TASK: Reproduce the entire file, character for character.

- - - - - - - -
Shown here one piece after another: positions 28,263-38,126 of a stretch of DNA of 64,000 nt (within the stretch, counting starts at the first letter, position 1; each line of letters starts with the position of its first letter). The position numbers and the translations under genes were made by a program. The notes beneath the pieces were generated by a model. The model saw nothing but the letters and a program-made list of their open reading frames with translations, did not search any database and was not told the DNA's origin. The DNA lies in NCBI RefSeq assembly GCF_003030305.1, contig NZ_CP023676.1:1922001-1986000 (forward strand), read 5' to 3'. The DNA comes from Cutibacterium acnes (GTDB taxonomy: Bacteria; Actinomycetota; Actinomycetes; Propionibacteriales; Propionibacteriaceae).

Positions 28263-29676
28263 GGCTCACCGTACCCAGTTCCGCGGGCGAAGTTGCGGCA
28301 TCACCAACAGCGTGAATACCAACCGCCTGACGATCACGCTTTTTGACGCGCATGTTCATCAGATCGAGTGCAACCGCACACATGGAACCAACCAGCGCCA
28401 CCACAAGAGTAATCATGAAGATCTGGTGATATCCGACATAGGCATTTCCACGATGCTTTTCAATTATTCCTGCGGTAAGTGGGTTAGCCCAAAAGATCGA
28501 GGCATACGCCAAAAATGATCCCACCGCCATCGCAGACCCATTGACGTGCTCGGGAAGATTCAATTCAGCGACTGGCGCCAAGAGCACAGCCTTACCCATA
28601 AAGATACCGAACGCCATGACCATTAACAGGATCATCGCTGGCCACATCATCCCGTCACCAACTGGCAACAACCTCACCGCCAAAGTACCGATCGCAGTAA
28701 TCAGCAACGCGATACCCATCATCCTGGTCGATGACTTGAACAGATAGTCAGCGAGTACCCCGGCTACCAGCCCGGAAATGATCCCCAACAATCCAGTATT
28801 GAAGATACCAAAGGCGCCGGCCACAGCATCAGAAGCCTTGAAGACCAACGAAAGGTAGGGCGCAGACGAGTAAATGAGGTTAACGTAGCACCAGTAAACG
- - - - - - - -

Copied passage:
Shown here one piece after another: positions 28,263-38,126 of a stretch of DNA of 64,000 nt (within the stretch, counting starts at the first letter, position 1; each line of letters starts with the position of its first letter). The position numbers and the translations under genes were made by a program. The notes beneath the pieces were generated by a model. The model saw nothing but the letters and a program-made list of their open reading frames with translations, did not search any database and was not told the DNA's origin. The DNA lies in NCBI RefSeq assembly GCF_003030305.1, contig NZ_CP023676.1:1922001-1986000 (forward strand), read 5' to 3'. The DNA comes from Cutibacterium acnes (GTDB taxonomy: Bacteria; Actinomycetota; Actinomycetes; Propionibacteriales; Propionibacteriaceae).

Positions 28263-29676
28263 GGCTCACCGTACCCAGTTCCGCGGGCGAAGTTGCGGCA
28301 TCACCAACAGCGTGAATACCAACCGCCTGACGATCACGCTTTTTGACGCGCATGTTCATCAGATCGAGTGCAACCGCACACATGGAACCAACCAGCGCCA
28401 CCACAAGAGTAATCATGAAGATCTGGTGATATCCGACATAGGCATTTCCACGATGCTTTTCAATTATTCCTGCGGTAAGTGGGTTAGCCCAAAAGATCGA
28501 GGCATACGCCAAAAATGATCCCACCGCCATCGCAGACCCATTGACGTGCTCGGGAAGATTCAATTCAGCGACTGGCGCCAAGAGCACAGCCTTACCCATA
28601 AAGATACCGAACGCCATGACCATTAACAGGATCATCGCTGGCCACATCATCCCGTCACCAACTGGCAACAACCTCACCGCCAAAGTACCGATCGCAGTAA
28701 TCAGCAACGCGATACCCATCATCCTGGTCGATGACTTGAACAGATAGTCAGCGAGTACCCCGGCTACCAGCCCGGAAATGATCCCCAACAATCCAGTATT
28801 GAAGATACCAAAGGCGCCGGCCACAGCATCAGAAGCCTTGAAGACCAACGAAAGGTAGGGCGCAGACGAGTAAATGAGGTTAACGTAGCACCAGTAAACG